*Drink warm (not boiling) decaffeinated Chamomile or white tea about 1-2 hours before bedtime. Chamomile tea, like the oil, has a calming affect. Since tea is a diuretic, make sure to allow an hour or so before bed so you won’t wake up for a bathroom run.

*Sleep in your bed, not on the couch. I know this sounds simple, but how many people do you know fall asleep late at night in a chair with the television on? Your spine needs the support of a sturdy mattress and your neck and head need the support of a good pillow.

*Discuss any breathing and sleep challenges with your physician. Obesity, heavy snoring and sleep apnea are three common causes of abnormal sleep patterns due to interrupted breathing. Check to see if you suffer from these or other issues.

Be good to yourself – you might be pleasantly surprised with the results of 6-8 hours of peaceful slumber.

Althea Lawton-Thompson, Certified Fitness Expert, is the owner of Aerobics, Yoga & More Fitness Studios in Lilburn, GA and the Fitness Coordinator of the Johns Hopkins Youth Obesity Program in Baltimore, MD. See classes and workshops she offers at

Monday, October 12, 2009

Stop Selling Failure by Talking Yourself Out of Success

By Sarah Hathorn, AICI CIP, CPBS

One of the obstacles I face with my professional clients is their inability to recognize and overcome sabotaging self-talk. Through coaching them I realize how personal image can be, and how easy it is to be overly critical of ourselves –when we really need to be our own biggest fans. We often catch ourselves saying things like “I am not good enough to get that higher position”, or “I’ve gained weight and I feel fat”, or “I’m losing my hair and developing more wrinkles.” But what’s worse is that we often do not catch those negative critiques and instead let them slip past our radar and become assimilated into our core identity. When that happens they become empowered because we start believing them to be true. So we need to instead empower ourselves with positivity, not sabotage ourselves with negativity. Being critical of our image blocks the flow of positive intentions that help us flourish. But a thriving inner drive is sustained by daily positive thoughts and expectations for the future. When you switch on self-talk it generates an inner dialog of positive thoughts and affirmations, and you start to believe it and get energy and confidence. The impact is transferred to your personal presence and inspires a happier, more successful life. Let’s explore five techniques to create more confident image through self-talk: Score More Points and Win the Self-Talk Game

I find it interesting that when I ask a client to rate himself or herself on a scale from 1-10, with 10 being the highest; the majority of people give themselves a rating between four and seven. Since it is your choice to evaluate yourself, why not award yourself a 10? We are all full of so much potential but we don’t tap into it because we get caught up in the negative talk that lowers our self-graded score. Think four or five and others will respond to you accordingly. But think and feel that you deserve a nine or 10 and your confidence will be contagious. Others will see you differently and respect you for it. Every morning, when you are getting dressed for work or sitting in traffic, think and say to yourself that you are a 10 – or even an 11 – and remember that you deserve it and are worth it. You’ll be amazed how much more positive and confident you feel by just owning and acknowledging your valuable self worth.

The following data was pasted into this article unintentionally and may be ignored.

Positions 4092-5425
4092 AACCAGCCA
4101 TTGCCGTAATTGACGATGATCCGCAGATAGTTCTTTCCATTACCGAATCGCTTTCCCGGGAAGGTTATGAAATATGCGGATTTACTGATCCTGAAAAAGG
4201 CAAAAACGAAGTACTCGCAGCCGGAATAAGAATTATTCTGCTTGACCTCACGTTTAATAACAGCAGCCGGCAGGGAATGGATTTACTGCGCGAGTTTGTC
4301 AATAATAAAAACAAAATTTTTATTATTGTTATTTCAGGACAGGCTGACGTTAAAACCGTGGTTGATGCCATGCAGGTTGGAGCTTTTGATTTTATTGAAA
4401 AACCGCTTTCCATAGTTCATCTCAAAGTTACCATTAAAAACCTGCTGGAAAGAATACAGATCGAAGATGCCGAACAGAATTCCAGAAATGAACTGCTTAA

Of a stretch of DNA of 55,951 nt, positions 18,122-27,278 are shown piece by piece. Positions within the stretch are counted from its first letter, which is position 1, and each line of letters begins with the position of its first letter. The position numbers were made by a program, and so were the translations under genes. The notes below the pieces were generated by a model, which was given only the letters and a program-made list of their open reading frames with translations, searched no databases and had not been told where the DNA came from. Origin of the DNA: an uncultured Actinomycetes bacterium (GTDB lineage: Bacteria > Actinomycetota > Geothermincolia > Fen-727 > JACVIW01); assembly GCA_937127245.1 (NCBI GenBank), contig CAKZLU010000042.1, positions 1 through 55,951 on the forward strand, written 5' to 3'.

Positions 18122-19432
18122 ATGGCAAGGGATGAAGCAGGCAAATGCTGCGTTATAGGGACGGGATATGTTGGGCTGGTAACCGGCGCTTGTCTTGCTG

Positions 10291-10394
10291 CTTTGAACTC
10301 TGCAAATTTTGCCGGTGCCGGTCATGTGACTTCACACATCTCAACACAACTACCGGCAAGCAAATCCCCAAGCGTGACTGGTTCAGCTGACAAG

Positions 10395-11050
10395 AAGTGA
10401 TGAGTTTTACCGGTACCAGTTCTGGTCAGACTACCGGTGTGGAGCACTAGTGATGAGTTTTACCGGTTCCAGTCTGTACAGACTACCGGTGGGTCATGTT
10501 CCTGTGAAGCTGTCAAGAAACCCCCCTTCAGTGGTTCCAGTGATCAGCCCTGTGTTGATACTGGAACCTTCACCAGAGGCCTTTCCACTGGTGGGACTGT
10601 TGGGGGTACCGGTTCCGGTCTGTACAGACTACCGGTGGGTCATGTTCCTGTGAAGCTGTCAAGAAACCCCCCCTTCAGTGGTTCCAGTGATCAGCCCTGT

Access Your Personal Attributes
Okay, so we all have a few challenges, but I have yet to meet the perfectly proportioned male or female who has no personal flaws. We are all human and that’s what makes us unique and interesting - versus looking like we were all cookie cutter people like something out of the Stepford Wives. Really look at your personal attributes or ask a trusted colleague to point out your greatest features. If you are a woman ask yourself, do you have a long neck, broad tapered shoulders, shapely legs, or a smooth complexion? Do you men have great eyes, broad shoulders, a genuine smile, long muscular legs, or chiseled facial structures?

Both men and women have numerous positive features we utilize in the image industry to highlight unique body architecture. Look for your own great features and then play them up by highlighting them through dress and style, to build a powerful look and stand out from the crowd.

Positive Thoughts = Positive Results
The negative thoughts that live in our subconscious mind are an invisible, silent and powerful force in our lives. But the good news is that so are those ultra-potent positive thoughts. Self-talk dialogs leak into our subconscious mind from the outer world, and they also percolate up from deep within the subconscious level to influence our conscious awareness. Flourish into a beautiful, sassy woman or a handsome, successful man through positive affirmation, not negative self-criticism. Realize that you can continue to develop and aspire to have that big corner office if you keep the flow of positive energy going to grow and expand. Capture the power of the positive mind, and then capture the opportunities that present themselves to you because of your positive outlook and demeanor.

Daily Affirmations